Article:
The bottle I found had lost most of its mojo so I bought a fresh one, surprisingly not difficult to get a hold of so somebody's still drinking it thank goodness!
Inhale- mmm.... rose petals, orange essence, almonds, vanilla and sin.

My palate has changed a bit since then, so I added a big squeeze of lime juice with the lemonade so it wasn't as sweet.
Great with a dash of cointreau, cranberry juice and soda water. A delicious Sipsmith gin and tonic, squeeze of lemon and …

Harvest Will Preserve Us

Lovely to be heading towards a "New Year" again and taking advantage of the end of summer harvest. Tomatoes are at their peak now, sweet, plentiful and cheap. Perfect if you have a glut of them in the garden or like me, have a fab market where I can get 5kg of tomatoes for a fiver. Same goes for peppers, cucumbers and courgettes. Store the tomatoes for the winter using Marcella Hazan's , classic tomato recipe and keep them in 250ml/ 1 cup portions in the freezer. One of my go to mid-week dishes is this tomato curry.

Quick Tomato Curry Serves 3 - 4  1 large onion, roughly chopped 1 heaped tablespoon of freshly grated ginger 1 tablespoon of turmeric 1 fat clove of garlic, crushed 1 heaped tablespoon of curry paste, I use a madras one 2 cups of tomato sauce, no need to defrost Oil of your choice Salt, pepper, sugar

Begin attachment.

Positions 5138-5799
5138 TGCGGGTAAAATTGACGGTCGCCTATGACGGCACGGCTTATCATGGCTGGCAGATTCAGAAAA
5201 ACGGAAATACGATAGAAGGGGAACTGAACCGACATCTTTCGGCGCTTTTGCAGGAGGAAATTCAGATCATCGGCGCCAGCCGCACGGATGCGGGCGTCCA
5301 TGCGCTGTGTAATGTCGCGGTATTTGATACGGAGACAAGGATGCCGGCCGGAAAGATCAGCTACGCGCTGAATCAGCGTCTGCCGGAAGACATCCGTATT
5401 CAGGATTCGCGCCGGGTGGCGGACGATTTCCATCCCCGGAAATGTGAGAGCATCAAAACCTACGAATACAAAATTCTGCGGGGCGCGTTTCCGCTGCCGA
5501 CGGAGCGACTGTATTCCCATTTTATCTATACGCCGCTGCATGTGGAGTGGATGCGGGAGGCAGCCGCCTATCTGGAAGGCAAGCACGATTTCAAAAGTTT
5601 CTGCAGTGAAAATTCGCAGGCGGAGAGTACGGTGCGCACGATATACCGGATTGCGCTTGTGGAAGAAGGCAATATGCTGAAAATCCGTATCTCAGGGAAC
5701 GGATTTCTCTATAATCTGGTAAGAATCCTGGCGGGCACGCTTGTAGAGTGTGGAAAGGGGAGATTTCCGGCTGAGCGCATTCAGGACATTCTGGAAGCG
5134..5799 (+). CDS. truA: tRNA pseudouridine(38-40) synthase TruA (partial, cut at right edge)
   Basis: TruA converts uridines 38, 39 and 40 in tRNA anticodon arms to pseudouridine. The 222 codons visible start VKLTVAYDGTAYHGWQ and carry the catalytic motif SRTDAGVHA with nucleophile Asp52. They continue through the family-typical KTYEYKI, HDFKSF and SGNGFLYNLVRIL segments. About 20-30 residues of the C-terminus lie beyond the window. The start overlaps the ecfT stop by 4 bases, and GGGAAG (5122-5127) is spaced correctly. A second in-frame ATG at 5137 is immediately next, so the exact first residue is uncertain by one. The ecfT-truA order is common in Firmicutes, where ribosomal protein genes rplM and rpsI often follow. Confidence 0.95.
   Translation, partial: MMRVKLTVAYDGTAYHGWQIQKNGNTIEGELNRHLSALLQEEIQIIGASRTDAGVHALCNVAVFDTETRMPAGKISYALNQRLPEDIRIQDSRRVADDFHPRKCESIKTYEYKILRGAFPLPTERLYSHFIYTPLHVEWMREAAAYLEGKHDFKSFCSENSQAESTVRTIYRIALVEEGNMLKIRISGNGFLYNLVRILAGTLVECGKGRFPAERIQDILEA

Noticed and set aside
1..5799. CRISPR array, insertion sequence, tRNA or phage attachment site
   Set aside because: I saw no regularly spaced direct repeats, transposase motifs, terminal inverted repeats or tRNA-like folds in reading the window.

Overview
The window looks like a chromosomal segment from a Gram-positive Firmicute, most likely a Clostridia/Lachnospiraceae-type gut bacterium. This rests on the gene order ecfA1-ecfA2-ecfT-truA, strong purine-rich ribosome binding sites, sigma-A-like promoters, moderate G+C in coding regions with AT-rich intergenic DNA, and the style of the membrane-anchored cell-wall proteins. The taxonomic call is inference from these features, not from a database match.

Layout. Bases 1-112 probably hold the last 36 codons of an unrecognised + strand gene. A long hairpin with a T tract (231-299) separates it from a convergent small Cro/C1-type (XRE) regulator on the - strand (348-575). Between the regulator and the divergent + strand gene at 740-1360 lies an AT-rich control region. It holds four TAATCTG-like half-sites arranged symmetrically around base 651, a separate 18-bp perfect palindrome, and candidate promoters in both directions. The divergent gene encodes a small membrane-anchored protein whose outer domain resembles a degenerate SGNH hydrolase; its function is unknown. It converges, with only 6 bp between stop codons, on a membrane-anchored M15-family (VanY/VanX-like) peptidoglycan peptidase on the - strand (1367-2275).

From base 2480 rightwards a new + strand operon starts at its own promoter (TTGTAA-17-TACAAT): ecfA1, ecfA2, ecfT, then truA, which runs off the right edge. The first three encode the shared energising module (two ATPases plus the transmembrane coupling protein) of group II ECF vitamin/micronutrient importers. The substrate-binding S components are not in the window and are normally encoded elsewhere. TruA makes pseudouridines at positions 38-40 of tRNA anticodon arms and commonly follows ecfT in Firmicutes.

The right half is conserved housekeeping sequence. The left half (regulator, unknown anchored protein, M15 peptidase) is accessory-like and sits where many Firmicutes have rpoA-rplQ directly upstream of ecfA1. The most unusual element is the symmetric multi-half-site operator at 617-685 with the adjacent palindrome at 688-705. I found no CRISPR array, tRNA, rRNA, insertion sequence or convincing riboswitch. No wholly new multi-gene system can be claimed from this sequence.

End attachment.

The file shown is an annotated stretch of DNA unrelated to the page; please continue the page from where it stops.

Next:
In a large frying pan, on a medium heat, add 2 tablespoons of oil and the chopped onions. Cook for 3 or 4 minutes before adding the ginger, turmeric, garlic and curry paste,…


There's always an avalanche of articles published in the new year with predictions of the food and drink that will be  "trending"  and what we should be adopting to remain cool .

Frankly, as much as I love to try new ingredients, the hunt for a bit of strange, in these "interesting times", I'm comforted by something familiar and that reeks of ol' Blighty .  And it's the old stuff, the classics, that await the younger generation to hunt down. Here's a few of my favourites from the 19th Century to get things started.

At first whiff, Gentleman's relish was an instant flashback to my school packed lunches, Peck's Anchovette paste on spongy white bread, served at school bag temperature of around 29 degrees celsius. Them were the days. Patum Peperium, the Gentleman's relish is another paste not for the faint hearted. It is made from salted anchovies, butter and some very punchy herbs and spices. A little goes a long way and as recommended, a …